The problem is that, at present, participating in social media necessarily means that we are exposing ourselves to a degenerate form of social interaction and communication, where the most basic beneficial moral standards that we still follow in real social life, can be and are easily ignored and forgotten! The control and power which these media afford every individual user, have rendered the behaviour of people on social media ever more increasingly egoistic and self-obsessed, in ways which have compromised our behavioural capacities and even awareness regarding the moral dimension of our social experience. And already, this change in people’s behaviour online has pervaded our actual social and public reality as well; the most visible manifestation of this is the moral normalisation of the practice of the “selfie”, taking a photo of oneself by oneself, even in front of others in public, which was nearly unheard of before the emergence of social media, and which would have been viewed as an excessively narcissistic behaviour by most people only a decade ago or so. Today, it is everywhere accepted as a very normal behaviour, fewer and fewer people, and mostly older ones, still view it as a self-obsessed behaviour.
This is the real danger of social media; that they were bound to become agents of negative social transformation due to their eliciting and stimulation of people’s compulsive craving for imaginative pleasures, just as fast food franchises did with people’s craving for gustatory pleasures. The fast food experience has wrecked much more than just people’s bodily health; it compromised or even brought an end to the social culture of the local market and cooking, and to the gathering of the whole family round the dining table at regular intervals of the day, every day. Social media seem to be doing something very similar: they have normalised phenomenal levels of laziness and physical inactivity, and through the new, but widespread phenomenon of smartphone hypnosis, which seem to have successfully destroyed the little bit of environmental attention that people previously enjoyed; such inattentiveness has in several occassions delivered people to accident and death! And though the claim is substantial that social media may have helped “bring people together” who would otherwise remain separate, and have increased people’s communication “quantitatively”, nevertheless they certainly have been the most powerful force behind lowering the quality of people’s social interactions, reducing both the frequency and potential of more meaningful interactions. A visible example of this inversely proportional relationship between quantity and quality, is how the problematic behaviour of ignoring others on social media (quality) frequently occurs due to people’s incapacity to pay proper attention even for a short while, to such flooding (quantity) of all those unceasing moments and instances of social contact, to which they are now being continuously exposed.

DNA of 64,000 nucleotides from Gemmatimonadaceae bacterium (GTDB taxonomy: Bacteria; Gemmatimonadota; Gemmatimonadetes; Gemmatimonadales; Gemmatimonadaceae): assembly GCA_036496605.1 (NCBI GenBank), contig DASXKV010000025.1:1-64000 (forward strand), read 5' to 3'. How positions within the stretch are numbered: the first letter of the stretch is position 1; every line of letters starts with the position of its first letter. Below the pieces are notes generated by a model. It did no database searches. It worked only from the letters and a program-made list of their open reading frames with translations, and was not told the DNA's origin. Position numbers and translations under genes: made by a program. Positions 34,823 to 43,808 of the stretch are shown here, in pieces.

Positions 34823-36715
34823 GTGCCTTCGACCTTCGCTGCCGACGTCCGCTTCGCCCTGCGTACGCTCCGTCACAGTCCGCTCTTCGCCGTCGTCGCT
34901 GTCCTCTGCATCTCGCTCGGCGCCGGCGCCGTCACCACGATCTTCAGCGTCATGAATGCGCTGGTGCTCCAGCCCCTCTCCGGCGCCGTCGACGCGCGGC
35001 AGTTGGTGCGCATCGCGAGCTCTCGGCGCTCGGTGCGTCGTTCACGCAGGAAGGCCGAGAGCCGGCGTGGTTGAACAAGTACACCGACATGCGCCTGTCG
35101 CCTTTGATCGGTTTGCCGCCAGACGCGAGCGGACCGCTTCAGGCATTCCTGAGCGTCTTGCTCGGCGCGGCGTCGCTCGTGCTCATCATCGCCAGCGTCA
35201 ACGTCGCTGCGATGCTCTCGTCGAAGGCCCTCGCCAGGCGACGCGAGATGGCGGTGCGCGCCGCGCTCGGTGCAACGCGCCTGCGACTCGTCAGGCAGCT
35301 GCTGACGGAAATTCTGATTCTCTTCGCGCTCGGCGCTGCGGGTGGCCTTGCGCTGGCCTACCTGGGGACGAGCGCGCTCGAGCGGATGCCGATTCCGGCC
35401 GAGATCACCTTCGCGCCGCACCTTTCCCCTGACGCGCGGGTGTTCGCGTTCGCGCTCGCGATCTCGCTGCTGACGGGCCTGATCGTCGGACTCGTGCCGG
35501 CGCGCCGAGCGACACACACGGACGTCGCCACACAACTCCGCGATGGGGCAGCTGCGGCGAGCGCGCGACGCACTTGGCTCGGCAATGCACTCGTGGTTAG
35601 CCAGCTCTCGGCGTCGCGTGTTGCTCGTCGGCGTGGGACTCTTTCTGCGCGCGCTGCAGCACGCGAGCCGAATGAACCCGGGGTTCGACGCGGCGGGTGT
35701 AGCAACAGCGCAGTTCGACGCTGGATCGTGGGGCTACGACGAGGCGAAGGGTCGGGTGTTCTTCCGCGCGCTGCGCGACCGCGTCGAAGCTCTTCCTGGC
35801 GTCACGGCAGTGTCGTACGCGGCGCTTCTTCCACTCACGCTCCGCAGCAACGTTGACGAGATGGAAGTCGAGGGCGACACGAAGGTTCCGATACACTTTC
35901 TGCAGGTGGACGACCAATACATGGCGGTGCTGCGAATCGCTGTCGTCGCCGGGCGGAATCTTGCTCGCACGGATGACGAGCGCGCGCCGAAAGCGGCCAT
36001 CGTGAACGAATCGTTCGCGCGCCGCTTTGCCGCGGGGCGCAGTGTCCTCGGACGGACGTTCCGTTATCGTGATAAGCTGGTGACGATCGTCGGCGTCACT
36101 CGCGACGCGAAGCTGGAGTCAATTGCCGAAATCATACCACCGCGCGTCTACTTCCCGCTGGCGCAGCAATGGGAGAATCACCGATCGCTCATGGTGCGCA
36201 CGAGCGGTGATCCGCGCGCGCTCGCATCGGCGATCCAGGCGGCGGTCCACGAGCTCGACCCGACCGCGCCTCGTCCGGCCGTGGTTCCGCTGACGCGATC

The problem is never in whatever it is that people choose to share and discuss on social media, but rather the negative social behaviours and attitudes with which they relate to each other, at regular intervals of the day, every day! These attitudes are eroding the common social values which we used to take for granted, such as sensitivity, attentiveness, politeness, kindness, and generosity toward each other. And I am not saying that we lived in utopias before social media; all I wish to emphasize here is that these negative social behaviours and attitudes, a certain measure of which certainly existed also in the past, are being now transformed into “habits” that are commonly accepted on a very widespread level, even outside the domain of those social media and into real life.
At present, one can already clearly observe the effects of such transformation in the private and public behaviour of both individuals and groups, and possibly beyond any chance of reverting the tide now! It becomes then up to each individual to wake up to the significant effects of this transformation, or to accept to absorb them while one remains asleep! And since it seems obviously to be the case that, by now, more and more people are unable to bear real life without the indulgent escape from it in a virtual life, our challenge is to make an effort in becoming more aware of the psychological, moral, and behavioural problems that are associated with the virtual experience, and how these may be directly influencing our experience of real life as well, both for our own selves and in the way we exercise an effect on others around us. We at least have the option to observe our own behaviours on social media, and to make an effort to do something about such behaviours that are characterised by cruelty, pride, and self-obsession, even if everyone else around us has become completely reconciled to such harmful mental states.
This post involves excerpts from an article I wrote on this subject recently.